A Tally of Types
Title page of the first edition
|ISBN||9780521097864 (1973 reprint)|
A Tally of Types is a book on typography authored by the type designer Stanley Morison. It was first published in 1953, and showcases significant typeface designs produced during Morison's tenure at the Lanston Monotype Corporation for their hot-metal typesetting machines during the 1920s and 1930s in England.
According to Brooke Crutchley, University Printer at the Cambridge University Press, the book "first appeared in 1953, when it was issued as a Christmas keepsake to 'friends of the University Printer in printing and publishing'"; only 450 copies were printed and distributed of this original edition.
The author, a scholarly British pioneer historian and typographer, was the driving force behind Monotype's dynamic typographic programme of research and revival of representative historical typographic models. The book was compiled and written at Crutchley's request.
A Tally of Types, now republished many times, has proven to be an important source of information on typography. In the 1973 edition, three appendices were added, describing typeface designs developed since the original printing. A recent edition includes an introduction by digital-typography pioneer Mike Parker. A Tally of Types holds a critical account, in Morison's erudite style, of the typeface designs cut under his watchful eye during typography's most influential typeface revival project, turning his detailed insight into the inner workings of early 20th century type design into an enduring record of the practice of typography.
Typeface designs discussed
- Bruce Rogers' Centaur Roman
- Alfred Fairbank's Arrighi Italic, also called Bembo Condensed Italic
- Bembo Italic, based on the work of Francesco Griffo for Aldus Manutius around 1495
- Poliphilus Roman, based on the work of Francesco Griffo for Aldus Manutius around 1495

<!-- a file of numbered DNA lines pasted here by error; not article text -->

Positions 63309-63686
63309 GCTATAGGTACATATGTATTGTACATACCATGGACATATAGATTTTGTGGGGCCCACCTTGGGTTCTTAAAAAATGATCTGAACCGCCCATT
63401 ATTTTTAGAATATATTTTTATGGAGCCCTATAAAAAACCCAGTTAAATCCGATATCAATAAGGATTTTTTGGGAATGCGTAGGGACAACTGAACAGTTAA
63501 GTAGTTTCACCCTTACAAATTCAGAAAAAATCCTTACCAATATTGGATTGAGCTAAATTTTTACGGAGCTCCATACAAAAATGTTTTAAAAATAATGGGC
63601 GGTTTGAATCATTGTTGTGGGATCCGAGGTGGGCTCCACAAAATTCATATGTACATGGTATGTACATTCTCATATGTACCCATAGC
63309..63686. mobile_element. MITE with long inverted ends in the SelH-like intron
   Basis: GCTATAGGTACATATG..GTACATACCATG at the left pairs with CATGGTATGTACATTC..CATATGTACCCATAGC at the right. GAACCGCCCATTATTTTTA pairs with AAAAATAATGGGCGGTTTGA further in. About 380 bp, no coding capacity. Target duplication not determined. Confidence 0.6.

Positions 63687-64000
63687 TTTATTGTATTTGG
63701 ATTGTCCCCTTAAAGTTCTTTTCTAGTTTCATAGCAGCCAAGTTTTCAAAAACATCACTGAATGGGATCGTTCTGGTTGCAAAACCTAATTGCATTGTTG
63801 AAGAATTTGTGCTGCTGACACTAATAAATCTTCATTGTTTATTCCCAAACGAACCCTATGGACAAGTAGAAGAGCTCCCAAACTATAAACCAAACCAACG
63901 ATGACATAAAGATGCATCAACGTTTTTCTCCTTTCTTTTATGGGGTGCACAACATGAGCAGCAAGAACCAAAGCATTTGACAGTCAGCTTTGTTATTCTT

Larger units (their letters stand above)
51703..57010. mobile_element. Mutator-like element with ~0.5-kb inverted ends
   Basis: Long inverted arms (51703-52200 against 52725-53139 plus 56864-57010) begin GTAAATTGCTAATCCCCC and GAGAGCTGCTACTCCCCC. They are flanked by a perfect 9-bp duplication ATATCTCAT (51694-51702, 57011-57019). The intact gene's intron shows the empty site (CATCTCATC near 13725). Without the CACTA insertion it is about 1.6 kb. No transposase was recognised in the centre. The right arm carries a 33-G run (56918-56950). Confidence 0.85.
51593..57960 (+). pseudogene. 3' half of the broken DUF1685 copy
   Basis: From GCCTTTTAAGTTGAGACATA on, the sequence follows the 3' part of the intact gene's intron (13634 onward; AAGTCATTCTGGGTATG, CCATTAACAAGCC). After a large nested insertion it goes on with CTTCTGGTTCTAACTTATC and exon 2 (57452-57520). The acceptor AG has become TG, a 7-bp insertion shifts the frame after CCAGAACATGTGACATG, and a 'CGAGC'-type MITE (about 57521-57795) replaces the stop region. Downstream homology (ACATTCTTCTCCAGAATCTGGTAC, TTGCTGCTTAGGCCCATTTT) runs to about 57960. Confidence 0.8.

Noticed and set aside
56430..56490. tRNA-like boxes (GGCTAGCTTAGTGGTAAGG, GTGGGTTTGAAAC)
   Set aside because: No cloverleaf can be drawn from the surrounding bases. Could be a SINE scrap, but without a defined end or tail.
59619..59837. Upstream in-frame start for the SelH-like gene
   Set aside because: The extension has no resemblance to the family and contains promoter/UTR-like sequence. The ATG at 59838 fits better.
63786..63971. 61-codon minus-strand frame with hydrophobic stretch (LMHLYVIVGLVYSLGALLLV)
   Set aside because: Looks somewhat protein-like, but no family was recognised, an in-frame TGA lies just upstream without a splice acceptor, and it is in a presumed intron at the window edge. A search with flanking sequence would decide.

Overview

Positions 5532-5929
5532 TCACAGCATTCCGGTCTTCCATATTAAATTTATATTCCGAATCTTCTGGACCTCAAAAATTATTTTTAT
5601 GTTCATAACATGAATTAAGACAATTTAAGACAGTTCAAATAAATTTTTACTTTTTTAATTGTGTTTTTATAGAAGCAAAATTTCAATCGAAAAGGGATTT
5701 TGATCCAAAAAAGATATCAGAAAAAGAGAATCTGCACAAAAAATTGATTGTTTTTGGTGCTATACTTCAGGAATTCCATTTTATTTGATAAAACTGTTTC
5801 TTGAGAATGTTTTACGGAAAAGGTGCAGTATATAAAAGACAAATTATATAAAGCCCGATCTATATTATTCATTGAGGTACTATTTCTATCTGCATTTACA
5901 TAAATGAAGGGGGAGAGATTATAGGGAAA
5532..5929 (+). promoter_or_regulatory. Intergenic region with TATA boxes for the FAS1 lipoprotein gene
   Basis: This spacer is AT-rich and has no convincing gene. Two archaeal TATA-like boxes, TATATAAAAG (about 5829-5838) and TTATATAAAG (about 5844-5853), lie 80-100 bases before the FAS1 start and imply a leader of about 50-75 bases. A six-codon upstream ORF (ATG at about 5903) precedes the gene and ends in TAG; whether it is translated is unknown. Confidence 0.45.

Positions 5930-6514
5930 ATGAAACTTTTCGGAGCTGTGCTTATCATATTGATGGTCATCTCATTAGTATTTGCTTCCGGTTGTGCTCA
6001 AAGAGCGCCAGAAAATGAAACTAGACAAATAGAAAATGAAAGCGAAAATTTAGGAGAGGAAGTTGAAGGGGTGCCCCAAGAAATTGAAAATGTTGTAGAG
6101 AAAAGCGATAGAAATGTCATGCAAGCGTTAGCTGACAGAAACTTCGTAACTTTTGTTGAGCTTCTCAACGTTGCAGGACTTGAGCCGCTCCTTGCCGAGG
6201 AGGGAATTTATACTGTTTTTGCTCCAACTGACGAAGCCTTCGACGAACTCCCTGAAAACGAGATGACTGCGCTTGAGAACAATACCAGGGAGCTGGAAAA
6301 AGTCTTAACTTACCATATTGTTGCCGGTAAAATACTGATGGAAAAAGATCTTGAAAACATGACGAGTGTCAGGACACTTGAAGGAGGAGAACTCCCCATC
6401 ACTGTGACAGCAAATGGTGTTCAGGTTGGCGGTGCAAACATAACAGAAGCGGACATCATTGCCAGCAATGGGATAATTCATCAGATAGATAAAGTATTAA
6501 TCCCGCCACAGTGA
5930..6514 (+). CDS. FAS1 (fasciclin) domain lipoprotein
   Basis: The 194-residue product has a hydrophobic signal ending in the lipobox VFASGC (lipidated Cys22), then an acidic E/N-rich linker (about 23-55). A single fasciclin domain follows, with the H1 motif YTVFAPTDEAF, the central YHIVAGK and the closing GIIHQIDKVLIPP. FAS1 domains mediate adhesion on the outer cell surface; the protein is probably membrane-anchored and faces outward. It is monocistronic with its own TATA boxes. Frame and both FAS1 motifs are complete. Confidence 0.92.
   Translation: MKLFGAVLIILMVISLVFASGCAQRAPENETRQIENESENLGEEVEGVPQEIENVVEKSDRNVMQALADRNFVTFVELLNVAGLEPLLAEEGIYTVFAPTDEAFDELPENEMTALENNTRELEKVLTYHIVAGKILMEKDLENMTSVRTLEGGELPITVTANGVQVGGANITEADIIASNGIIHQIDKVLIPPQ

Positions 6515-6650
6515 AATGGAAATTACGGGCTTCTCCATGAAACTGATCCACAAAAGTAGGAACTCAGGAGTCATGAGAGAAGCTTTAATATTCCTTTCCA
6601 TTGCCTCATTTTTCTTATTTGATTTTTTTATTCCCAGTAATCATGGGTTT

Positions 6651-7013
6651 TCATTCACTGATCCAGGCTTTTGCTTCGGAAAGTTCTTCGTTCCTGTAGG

- Blado Italic, based on the work of Ludovico Vicentino degli Arrighi
- Garamond Roman, thought to be based on the work of Claude Garamond but now known to be the work of Jean Jannon
- Granjon Italic, based on the work of Jean Jannon (as above)
- Fournier roman and italic, based on the work of Pierre-Simon Fournier
- Barbou Roman, based on the work of Pierre-Simon Fournier
- Baskerville Roman and Italic, cut for John Baskerville by John Handy
- Bell Roman and Italic, cut by Richard Austin for John Bell
- Goudy Modern Roman and Italic, by Frederic Goudy
- Perpetua Roman, by Eric Gill
- Felicity Italic, by Eric Gill
- Stanley Morison and Victor Lardent's Times New Roman
Appendices added in the 1973 edition
- Jan van Krimpen's Van Dijk, written by Netty Hoeflake
- Ehrhardt, based on the work of Miklós Tótfalusi Kis, by Harry Carter
- Jan van Krimpen's Romulus, written by John Dreyfus
- Nicolas Barker, Stanley Morison, 1972. ISBN 0-674-83425-9.
- James Moran, Stanley Morison, his typographic achievement, Lund Humphries, London, 1971.
- Stanley Morison, Selected Essays on the History of Letter-Forms in Manuscript and Print, Vols. 1 & 2, Cambridge University Press, 1981.
- Stanley Morison, Type Designs of the Past and Present, The Fleuron, 1926.
- "A Tally of Types". Typophile. 2005-08-21. Retrieved 2013-10-31.
- "Stanley Morison". Typophile. 2005-05-07. Retrieved 2013-10-31.
- Mosley, James (2001). "Review: A Tally of Types". Journal of the Printing History Society. 3, new series: 63–67.
- Sebastian Carter. "Obituary: Brooke Crutchley | Media". The Guardian. Retrieved 2013-11-01.
- James Moran, in Stanley Morison, his typographic achievement, wonders whether the 'typographical programme' that Morison so often described really existed as a formal programme
- "A Tally of Types - David R. Godine, Publisher". Godine.com. Archived from the original on 2014-12-18. Retrieved 2013-11-01. Cite uses deprecated parameter
- "Barbou: the font that Monotype forgot". Typophile. Retrieved 2013-10-31.
- "Who designed Monotype Ehrhardt?". Typophile. Archived from the original on 2015-01-23. Retrieved 2013-10-31. Cite uses deprecated parameter